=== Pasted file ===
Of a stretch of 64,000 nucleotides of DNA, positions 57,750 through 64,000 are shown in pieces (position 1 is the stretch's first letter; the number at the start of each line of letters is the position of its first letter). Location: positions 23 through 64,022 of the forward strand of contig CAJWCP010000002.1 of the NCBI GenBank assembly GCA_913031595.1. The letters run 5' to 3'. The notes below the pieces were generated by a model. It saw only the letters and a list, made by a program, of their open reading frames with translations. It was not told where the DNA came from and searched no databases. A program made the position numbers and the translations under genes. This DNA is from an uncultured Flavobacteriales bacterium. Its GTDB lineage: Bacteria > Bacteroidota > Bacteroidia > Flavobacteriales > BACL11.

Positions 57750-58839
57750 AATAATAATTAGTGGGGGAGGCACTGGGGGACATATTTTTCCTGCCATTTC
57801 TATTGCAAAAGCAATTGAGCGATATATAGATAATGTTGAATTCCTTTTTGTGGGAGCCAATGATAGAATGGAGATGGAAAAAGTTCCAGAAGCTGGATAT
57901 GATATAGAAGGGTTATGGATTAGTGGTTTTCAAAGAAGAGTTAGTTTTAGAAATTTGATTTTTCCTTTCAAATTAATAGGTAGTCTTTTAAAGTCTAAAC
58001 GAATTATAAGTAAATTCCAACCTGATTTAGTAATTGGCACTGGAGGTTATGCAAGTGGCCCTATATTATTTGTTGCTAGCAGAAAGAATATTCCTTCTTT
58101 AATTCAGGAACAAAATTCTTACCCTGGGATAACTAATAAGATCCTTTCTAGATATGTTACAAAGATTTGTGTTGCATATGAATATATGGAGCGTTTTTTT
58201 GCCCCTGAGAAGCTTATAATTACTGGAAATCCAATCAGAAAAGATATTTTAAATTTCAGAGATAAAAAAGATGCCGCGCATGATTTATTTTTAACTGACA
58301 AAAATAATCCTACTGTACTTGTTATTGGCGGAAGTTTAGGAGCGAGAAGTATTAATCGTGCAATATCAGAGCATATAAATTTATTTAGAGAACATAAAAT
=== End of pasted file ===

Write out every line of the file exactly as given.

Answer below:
Of a stretch of 64,000 nucleotides of DNA, positions 57,750 through 64,000 are shown in pieces (position 1 is the stretch's first letter; the number at the start of each line of letters is the position of its first letter). Location: positions 23 through 64,022 of the forward strand of contig CAJWCP010000002.1 of the NCBI GenBank assembly GCA_913031595.1. The letters run 5' to 3'. The notes below the pieces were generated by a model. It saw only the letters and a list, made by a program, of their open reading frames with translations. It was not told where the DNA came from and searched no databases. A program made the position numbers and the translations under genes. This DNA is from an uncultured Flavobacteriales bacterium. Its GTDB lineage: Bacteria > Bacteroidota > Bacteroidia > Flavobacteriales > BACL11.

Positions 57750-58839
57750 AATAATAATTAGTGGGGGAGGCACTGGGGGACATATTTTTCCTGCCATTTC
57801 TATTGCAAAAGCAATTGAGCGATATATAGATAATGTTGAATTCCTTTTTGTGGGAGCCAATGATAGAATGGAGATGGAAAAAGTTCCAGAAGCTGGATAT
57901 GATATAGAAGGGTTATGGATTAGTGGTTTTCAAAGAAGAGTTAGTTTTAGAAATTTGATTTTTCCTTTCAAATTAATAGGTAGTCTTTTAAAGTCTAAAC
58001 GAATTATAAGTAAATTCCAACCTGATTTAGTAATTGGCACTGGAGGTTATGCAAGTGGCCCTATATTATTTGTTGCTAGCAGAAAGAATATTCCTTCTTT
58101 AATTCAGGAACAAAATTCTTACCCTGGGATAACTAATAAGATCCTTTCTAGATATGTTACAAAGATTTGTGTTGCATATGAATATATGGAGCGTTTTTTT
58201 GCCCCTGAGAAGCTTATAATTACTGGAAATCCAATCAGAAAAGATATTTTAAATTTCAGAGATAAAAAAGATGCCGCGCATGATTTATTTTTAACTGACA
58301 AAAATAATCCTACTGTACTTGTTATTGGCGGAAGTTTAGGAGCGAGAAGTATTAATCGTGCAATATCAGAGCATATAAATTTATTTAGAGAACATAAAAT